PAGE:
Making the case

Less than six months before Fortas issued the final Gault ruling, the case was argued before the Supreme Court in December 1966. A team of young, talented lawyers, led by American Civil Liberties Union attorney Ken Dorsen, made many of the same arguments Fortas would embrace. Gault’s team had timing on its side, fortunate to be in front of the liberal court of Chief Justice Earl Warren, who had pushed aggressively to expand due process rights at all levels of the court system, Tanenhaus said in a recent interview.

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Another factor working in favor of Gault was the harsh sentence, which was noted in the Supreme Court decision and legal briefs. Dorsen told the court at oral arguments that Gault was still in the youth detention center when the case came before the high court.

But that wasn’t the case, according to Cahill and archived records. The teenager had been released after six difficult and abusive months in lockup, Cahill said, although Dorsen, operating on the East Coast, was never informed of that.

Sitting next to Dorsen at the court arguments was Amelia Lewis, an Arizona attorney who took on the case when Gault’s father Paul, a mechanic, and mother Marjorie brought their last $100 to her and asked for help getting their son Gerald home, according to Cahill and archived case records and notes. The family had nearly run out of appeals and hope.

The dogged Lewis took on the case, enlisting the local ACLU and, eventually, the New York headquarters to help pursue the Gault appeal. She was so sure of her ability to win the case that, in a telling detail of the times, she wrote to the Clerk of the U.S. Supreme Court asking if it was proper for a woman to wear a hat during oral arguments, according to Cahill and archives.

Hats are not allowed, Lewis was told.

Attorney Gertrud Mainzer was not present. Cahill, Tanenhaus and other legal historians consider her the unsung hero whose legal skill greatly aided the case. She first noticed its potential to change juvenile law when it arrived unsolicited at the New York ACLU offices, where she worked as an attorney, Cahill said.

She was instrumental in compiling information needed for the team’s Supreme Court brief, and easily handled and processed large batches of material in the weeks leading up to the hearing.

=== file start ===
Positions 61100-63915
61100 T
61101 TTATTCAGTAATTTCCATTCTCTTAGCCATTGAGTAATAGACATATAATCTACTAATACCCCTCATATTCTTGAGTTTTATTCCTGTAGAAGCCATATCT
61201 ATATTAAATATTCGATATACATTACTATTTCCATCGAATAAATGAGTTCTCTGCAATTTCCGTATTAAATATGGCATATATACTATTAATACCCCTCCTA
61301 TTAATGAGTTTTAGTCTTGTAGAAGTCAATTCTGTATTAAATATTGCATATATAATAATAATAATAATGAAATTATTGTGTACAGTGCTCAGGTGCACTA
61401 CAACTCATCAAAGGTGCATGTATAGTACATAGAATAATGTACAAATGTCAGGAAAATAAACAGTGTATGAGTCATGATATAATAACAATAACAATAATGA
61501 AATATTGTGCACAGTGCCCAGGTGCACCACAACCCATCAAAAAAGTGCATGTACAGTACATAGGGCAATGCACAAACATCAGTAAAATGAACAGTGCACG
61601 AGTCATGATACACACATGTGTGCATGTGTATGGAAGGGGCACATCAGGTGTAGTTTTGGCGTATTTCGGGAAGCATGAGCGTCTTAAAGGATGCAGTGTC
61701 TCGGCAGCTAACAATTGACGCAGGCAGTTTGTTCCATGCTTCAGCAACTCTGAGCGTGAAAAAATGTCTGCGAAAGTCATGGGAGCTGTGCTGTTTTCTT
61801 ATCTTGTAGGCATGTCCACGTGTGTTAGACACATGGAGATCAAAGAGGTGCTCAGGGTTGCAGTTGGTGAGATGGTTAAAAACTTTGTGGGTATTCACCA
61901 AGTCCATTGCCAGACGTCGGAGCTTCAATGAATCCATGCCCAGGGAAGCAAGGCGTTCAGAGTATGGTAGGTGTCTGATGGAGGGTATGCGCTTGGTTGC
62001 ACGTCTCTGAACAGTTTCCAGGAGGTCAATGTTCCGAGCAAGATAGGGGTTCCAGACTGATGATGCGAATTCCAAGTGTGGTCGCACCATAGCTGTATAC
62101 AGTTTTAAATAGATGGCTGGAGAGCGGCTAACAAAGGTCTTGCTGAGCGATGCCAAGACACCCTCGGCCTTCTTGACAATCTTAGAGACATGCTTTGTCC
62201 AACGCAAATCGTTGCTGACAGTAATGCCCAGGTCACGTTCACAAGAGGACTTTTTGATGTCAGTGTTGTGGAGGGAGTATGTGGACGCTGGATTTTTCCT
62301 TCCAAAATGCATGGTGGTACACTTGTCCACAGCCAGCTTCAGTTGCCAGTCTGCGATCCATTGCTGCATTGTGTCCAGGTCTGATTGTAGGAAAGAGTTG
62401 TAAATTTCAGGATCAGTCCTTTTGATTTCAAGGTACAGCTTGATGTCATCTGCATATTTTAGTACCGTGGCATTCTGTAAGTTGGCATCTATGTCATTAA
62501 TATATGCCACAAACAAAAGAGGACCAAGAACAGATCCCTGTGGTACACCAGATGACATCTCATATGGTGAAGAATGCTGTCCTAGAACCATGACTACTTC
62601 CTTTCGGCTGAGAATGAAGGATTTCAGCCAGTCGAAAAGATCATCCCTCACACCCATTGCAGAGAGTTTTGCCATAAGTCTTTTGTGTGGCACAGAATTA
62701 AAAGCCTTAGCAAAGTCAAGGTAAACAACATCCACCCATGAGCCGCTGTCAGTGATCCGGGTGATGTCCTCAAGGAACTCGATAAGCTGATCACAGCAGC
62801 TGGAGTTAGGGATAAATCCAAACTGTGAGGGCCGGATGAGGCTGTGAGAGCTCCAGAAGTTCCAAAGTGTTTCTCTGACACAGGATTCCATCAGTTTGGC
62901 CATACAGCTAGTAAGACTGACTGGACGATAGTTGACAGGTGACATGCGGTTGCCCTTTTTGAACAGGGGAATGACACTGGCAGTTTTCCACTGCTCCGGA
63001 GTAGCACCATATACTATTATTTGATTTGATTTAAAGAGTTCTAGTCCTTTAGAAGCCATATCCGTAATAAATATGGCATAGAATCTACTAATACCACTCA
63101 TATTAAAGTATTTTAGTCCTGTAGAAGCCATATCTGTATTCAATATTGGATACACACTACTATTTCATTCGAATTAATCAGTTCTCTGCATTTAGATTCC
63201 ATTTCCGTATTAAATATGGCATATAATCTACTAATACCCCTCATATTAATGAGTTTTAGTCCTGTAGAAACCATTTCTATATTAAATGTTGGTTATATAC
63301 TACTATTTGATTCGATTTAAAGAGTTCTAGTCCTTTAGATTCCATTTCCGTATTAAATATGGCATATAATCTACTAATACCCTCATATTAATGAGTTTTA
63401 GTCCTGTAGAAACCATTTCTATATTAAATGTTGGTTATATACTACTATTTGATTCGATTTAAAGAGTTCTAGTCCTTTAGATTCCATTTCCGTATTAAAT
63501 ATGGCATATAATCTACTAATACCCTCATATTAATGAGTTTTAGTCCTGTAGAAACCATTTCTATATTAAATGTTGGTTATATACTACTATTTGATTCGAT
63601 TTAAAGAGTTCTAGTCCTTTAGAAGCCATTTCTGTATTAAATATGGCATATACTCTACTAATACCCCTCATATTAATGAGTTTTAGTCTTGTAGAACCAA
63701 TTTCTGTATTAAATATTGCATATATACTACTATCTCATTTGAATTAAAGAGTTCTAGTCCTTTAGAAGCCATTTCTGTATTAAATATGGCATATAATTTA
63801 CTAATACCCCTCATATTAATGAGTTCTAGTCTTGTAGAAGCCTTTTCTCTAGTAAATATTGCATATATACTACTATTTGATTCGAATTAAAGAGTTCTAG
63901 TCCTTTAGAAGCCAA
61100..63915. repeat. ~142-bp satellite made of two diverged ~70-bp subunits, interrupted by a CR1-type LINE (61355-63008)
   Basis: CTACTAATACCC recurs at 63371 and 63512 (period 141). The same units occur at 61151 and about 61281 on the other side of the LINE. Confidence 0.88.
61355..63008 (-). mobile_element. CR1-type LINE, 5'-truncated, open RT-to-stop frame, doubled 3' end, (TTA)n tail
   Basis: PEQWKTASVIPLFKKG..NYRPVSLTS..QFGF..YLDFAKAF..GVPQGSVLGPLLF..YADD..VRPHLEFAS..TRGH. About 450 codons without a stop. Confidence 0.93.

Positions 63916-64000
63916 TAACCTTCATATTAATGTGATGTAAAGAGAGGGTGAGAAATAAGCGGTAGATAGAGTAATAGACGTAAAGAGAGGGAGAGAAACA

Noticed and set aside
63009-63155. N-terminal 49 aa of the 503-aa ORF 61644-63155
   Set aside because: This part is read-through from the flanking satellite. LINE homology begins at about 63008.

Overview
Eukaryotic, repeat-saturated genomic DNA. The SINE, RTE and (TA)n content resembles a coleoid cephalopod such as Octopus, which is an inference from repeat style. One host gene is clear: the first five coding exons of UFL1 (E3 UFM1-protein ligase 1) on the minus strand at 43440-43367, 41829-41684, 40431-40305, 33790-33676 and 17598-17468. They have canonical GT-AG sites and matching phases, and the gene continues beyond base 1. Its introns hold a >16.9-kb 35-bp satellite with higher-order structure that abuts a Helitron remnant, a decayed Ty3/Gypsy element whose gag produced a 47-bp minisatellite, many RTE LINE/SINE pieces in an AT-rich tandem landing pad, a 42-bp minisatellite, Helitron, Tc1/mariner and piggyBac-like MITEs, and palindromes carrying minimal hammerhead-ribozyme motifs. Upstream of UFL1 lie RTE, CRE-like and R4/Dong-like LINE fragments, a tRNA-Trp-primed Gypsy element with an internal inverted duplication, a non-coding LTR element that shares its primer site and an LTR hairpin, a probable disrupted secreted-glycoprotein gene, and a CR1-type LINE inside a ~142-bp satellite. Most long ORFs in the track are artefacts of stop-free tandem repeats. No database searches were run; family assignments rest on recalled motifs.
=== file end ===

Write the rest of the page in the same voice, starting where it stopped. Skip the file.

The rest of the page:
Mainzer was also a survivor of the notorious Bergen-Belsen concentration camp, which affected her work on Gault. Decades later she discussed her ordeal and its impact on her approach to Gault in a taped interview. She later became a family court judge in New York.

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“Traute [her nickname] was the most interesting and inspiring person I came across in all my research,” Tanenhaus said. “She brought her perspective as a survivor, and she was the only one who could talk about the role and conditions of imprisonment have on children. She could discuss the long-term damage in a way that I think made a difference.”

The Gault case today

The decision in Gault was embraced quickly, immediately changing the way juvenile courts, prosecutors and defense attorneys operated, advocates said. In fact, the change and half-century passage of time means there are few if any lawyers and judges practicing today who have ever experienced a time when children weren’t entitled to legal representation,

But virtually everyone in the field understand and appreciates the importance of Gault, said Ryan, of Youth First. They also understand that it must be a stepping stone to even greater protections for children in court.

“I also think there has to be an understanding that having access to counsel shouldn’t mean a lawyer who is so overwhelmed he can’t adequately defend a case. If a lawyer is handling 600 cases, there can’t be the appropriate level of attention that Gault should guarantee,” Ryan said. “So yes, this anniversary is a good reminder of how far things have come, but it’s very, very important that we keep working to make sure there is more access, more competent access, at every stage of the juvenile court process.”